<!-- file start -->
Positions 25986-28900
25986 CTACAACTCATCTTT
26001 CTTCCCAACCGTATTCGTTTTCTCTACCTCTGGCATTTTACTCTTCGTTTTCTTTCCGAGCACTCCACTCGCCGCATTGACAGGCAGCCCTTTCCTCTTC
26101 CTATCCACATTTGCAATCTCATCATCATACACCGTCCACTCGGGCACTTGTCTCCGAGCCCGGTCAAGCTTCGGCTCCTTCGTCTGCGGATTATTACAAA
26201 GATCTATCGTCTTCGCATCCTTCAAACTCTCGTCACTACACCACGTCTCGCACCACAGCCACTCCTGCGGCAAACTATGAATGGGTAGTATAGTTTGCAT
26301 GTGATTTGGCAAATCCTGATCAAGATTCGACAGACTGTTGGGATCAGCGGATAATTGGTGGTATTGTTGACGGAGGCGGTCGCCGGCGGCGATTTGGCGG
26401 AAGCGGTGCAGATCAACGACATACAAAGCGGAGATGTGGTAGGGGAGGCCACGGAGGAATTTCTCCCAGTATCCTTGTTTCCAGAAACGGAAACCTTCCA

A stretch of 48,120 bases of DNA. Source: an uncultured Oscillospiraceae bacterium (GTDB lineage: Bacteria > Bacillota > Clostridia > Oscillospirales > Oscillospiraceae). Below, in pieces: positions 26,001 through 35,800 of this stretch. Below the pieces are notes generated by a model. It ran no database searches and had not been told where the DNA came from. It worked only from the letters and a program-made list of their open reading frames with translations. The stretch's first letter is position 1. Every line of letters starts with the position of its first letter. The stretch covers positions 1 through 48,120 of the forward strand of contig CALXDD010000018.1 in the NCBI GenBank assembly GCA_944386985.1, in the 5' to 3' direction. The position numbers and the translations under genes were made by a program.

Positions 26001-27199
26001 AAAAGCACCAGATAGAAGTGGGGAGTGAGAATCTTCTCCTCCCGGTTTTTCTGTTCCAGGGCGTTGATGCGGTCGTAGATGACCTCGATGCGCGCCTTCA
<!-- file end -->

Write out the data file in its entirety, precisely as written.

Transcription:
Positions 25986-28900
25986 CTACAACTCATCTTT
26001 CTTCCCAACCGTATTCGTTTTCTCTACCTCTGGCATTTTACTCTTCGTTTTCTTTCCGAGCACTCCACTCGCCGCATTGACAGGCAGCCCTTTCCTCTTC
26101 CTATCCACATTTGCAATCTCATCATCATACACCGTCCACTCGGGCACTTGTCTCCGAGCCCGGTCAAGCTTCGGCTCCTTCGTCTGCGGATTATTACAAA
26201 GATCTATCGTCTTCGCATCCTTCAAACTCTCGTCACTACACCACGTCTCGCACCACAGCCACTCCTGCGGCAAACTATGAATGGGTAGTATAGTTTGCAT
26301 GTGATTTGGCAAATCCTGATCAAGATTCGACAGACTGTTGGGATCAGCGGATAATTGGTGGTATTGTTGACGGAGGCGGTCGCCGGCGGCGATTTGGCGG
26401 AAGCGGTGCAGATCAACGACATACAAAGCGGAGATGTGGTAGGGGAGGCCACGGAGGAATTTCTCCCAGTATCCTTGTTTCCAGAAACGGAAACCTTCCA

A stretch of 48,120 bases of DNA. Source: an uncultured Oscillospiraceae bacterium (GTDB lineage: Bacteria > Bacillota > Clostridia > Oscillospirales > Oscillospiraceae). Below, in pieces: positions 26,001 through 35,800 of this stretch. Below the pieces are notes generated by a model. It ran no database searches and had not been told where the DNA came from. It worked only from the letters and a program-made list of their open reading frames with translations. The stretch's first letter is position 1. Every line of letters starts with the position of its first letter. The stretch covers positions 1 through 48,120 of the forward strand of contig CALXDD010000018.1 in the NCBI GenBank assembly GCA_944386985.1, in the 5' to 3' direction. The position numbers and the translations under genes were made by a program.

Positions 26001-27199
26001 AAAAGCACCAGATAGAAGTGGGGAGTGAGAATCTTCTCCTCCCGGTTTTTCTGTTCCAGGGCGTTGATGCGGTCGTAGATGACCTCGATGCGCGCCTTCA